Is Trayvon Martin’s Name Being Exploited By Civil Rights Leaders?

By Candice Leigh Helfand
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Rev. Al Sharpton, Jessie Jackson, and Benjamin Crump, attorney for the Trayvon Martin family, join together in a protest march just prior to a town hall meeting in Sanford, Florida. (Photo by Roberto Gonzalez/Getty Images)

Rev. Al Sharpton, Jessie Jackson, and Benjamin Crump, attorney for the Trayvon Martin family, join together in a protest march just prior to a town hall meeting in Sanford, Florida. (Photo by Roberto Gonzalez/Getty Images)

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WASHINGTON (CBSDC/AP) — It’s been less than two months since 17-year-old Trayvon Martin lost his life after being shot by neighborhood watchman George Zimmerman, but the incident seems to have unified much of the nation against racial injustice long-term.

To quote Rev. Jesse Jackson, the nation has begun “to turn a moment into a movement.”

The nature of the situation, as well as the extensive coverage it has received nationally, did not abate after Zimmerman was arrested and indicted on a second-degree murder charge, all of which took place last week.

But Trayvon’s death has also served to galvanize civil rights activists in their ongoing crusade to truly evolve America into a post-racial society.

At a march held late last month in Sanford, organized by the National Association for the Advancement of Colored People, Rev. Al Sharpton addressed the crowd.

“We live in the middle of an American paradox,” he said. “We can put a black man in the White House but we cannot walk a black child through a gated neighborhood. We are not selling out, bowing out or backing down until there is justice for Trayvon.”

“This is not about a hoodie, it’s about racial profiling,” Jackson added. “We will use our marching feet, civil disobedience and every weapon in our non-violent arsenal until justice is served.”

Have black leaders gone too far, though, in using Trayvon’s murder as a rallying point?

Some feel – and have publicly stated – that Trayvon’s name is being exploited for the sake of furthering a long-held goal.

Richard Land, the head of the Southern Baptist Convention’s public policy arm, also condemned the response of many black leaders to the Trayvon Martin case as “shameful.”

On his radio show, Land additionally accused Obama of exploiting Martin’s death and said Jackson and Sharpton, whom he called “racial ambulance chasers,” were guilty of the same.

Land later apologized for any hurt caused by his explosive remarks.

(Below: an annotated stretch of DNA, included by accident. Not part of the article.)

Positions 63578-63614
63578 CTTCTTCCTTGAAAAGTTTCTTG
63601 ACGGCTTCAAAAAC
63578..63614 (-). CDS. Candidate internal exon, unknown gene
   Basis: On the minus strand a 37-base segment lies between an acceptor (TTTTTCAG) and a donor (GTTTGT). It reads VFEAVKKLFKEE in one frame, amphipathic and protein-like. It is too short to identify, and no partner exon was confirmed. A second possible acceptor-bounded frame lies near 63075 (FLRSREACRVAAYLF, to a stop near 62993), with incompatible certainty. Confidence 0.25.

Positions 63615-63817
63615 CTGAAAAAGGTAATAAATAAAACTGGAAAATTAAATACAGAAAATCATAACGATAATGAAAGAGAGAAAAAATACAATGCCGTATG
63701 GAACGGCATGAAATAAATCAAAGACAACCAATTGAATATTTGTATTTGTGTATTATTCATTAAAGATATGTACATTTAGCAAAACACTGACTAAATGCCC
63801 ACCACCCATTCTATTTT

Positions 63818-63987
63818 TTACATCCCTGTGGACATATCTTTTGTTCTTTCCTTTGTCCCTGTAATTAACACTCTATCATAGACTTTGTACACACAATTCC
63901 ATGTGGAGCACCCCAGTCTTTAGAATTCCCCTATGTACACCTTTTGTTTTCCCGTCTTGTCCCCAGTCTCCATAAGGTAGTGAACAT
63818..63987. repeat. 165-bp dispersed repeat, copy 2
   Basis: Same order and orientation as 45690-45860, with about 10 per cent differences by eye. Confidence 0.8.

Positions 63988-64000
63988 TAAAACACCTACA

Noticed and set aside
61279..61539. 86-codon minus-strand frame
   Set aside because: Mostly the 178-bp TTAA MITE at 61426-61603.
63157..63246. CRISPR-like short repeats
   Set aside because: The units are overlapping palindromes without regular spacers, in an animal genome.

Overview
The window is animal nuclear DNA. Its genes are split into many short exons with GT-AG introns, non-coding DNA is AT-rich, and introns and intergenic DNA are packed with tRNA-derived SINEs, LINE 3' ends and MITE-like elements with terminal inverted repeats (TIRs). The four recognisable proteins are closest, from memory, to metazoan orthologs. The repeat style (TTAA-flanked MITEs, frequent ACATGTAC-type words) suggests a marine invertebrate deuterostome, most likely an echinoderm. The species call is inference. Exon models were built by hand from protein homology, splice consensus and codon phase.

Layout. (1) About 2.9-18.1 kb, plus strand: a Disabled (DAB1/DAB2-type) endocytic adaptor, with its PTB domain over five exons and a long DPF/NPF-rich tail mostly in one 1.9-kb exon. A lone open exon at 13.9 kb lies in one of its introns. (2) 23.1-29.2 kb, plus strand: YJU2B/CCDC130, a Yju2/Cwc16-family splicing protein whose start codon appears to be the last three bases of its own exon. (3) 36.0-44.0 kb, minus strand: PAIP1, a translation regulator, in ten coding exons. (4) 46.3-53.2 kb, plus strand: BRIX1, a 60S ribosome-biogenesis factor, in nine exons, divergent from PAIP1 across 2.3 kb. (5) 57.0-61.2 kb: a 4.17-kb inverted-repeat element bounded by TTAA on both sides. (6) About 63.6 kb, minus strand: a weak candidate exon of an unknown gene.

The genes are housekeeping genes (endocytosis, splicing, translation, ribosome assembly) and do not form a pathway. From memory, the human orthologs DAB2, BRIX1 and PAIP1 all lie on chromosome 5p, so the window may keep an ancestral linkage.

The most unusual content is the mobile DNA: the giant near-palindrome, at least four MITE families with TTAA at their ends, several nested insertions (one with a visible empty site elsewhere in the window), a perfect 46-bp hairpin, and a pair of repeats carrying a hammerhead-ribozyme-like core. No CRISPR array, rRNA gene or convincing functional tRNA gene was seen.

“I am writing to express my deep regret for any hurt or misunderstanding my comments about the Trayvon Martin case have generated,” Land wrote in letter to Southern Baptist Convention President Bryant Wright. “It grieves me to hear that any comments of mine have to any degree set back the cause of racial reconciliation in Southern Baptist or American life.”

Additionally, others — including Seminole County NAACP chapter president Turner Clayton — felt the actions of protesters to be too extreme for the situation.

“We hope that the citizens of Sanford will govern themselves accordingly. We are not calling for any sanctions, against any business or anyone else,” Seminole County NAACP chapter president Turner Clayton was quoted as saying in response to Sharpton’s call to action. “And, of course, what Rev. Sharpton does, that’s strictly the [National] Action Network. We can’t condone that part of the conversation, if that’s what he said.”

Some, however, say the nature of the crime – a child gunned down for the “crime” of walking while black – is worthy inspiration for the media frenzy and rampant protests that followed, regardless of the involvement of a few key civil rights leaders.

Hilary Shelton, senior vice president for Policy and Advocacy, tells CBSDC he does not feel the Trayvon Martin name is being exploited.

“I have not seen anyone exploiting the situation. Those in the civil rights community would be outraged if they had determined anyone to be utilizing the situation as an opportunity,” he said. “What I have seen … is a mutually shared outrage – not only did we have something as tragic and horrific as a 17-year-old kid being shot to death, but the police department responded as if he was not truly a … human being.”

In relation to Clayton’s comments, Shelton referenced the NAACP’s response protocol.

“I can only guess, without hearing the context, that what he was saying … was that we hadn’t gotten to the point where there was a need for civil disobedience,” he said. “[It's] another approach to raising the mantle on the issue, and we hadn’t gotten past the point of holding marches.”

But of all the factors feeding into the fervent cry for justice, there is one that has not received as much attention in the ongoing discourse – fear.

“Some people are just scared, quite frankly. The law is being implemented in such a way in Florida that I thought we were long past in the United States,” Shelton noted. “There was a time in our country when we knew the law would not be enforced in a fair and judicious way. We knew there were racial disparities, and we had less protection during those times. What we saw playing out in Florida was a stark reminder of those days gone by.”

Shelton, himself a father of a 17-year-old African-American boy, understands that fear all too well.

“I worry about the kids. I worry about my son by himself. I worry about someone acting [as] law enforcement.”

(TM and © Copyright 2012 CBS Radio Inc. and its relevant subsidiaries. CBS RADIO and EYE Logo TM and Copyright 2012 CBS Broadcasting Inc. Used under license. All Rights Reserved. This material may not be published, broadcast, rewritten, or redistributed. The Associated Press contributed to this report.)

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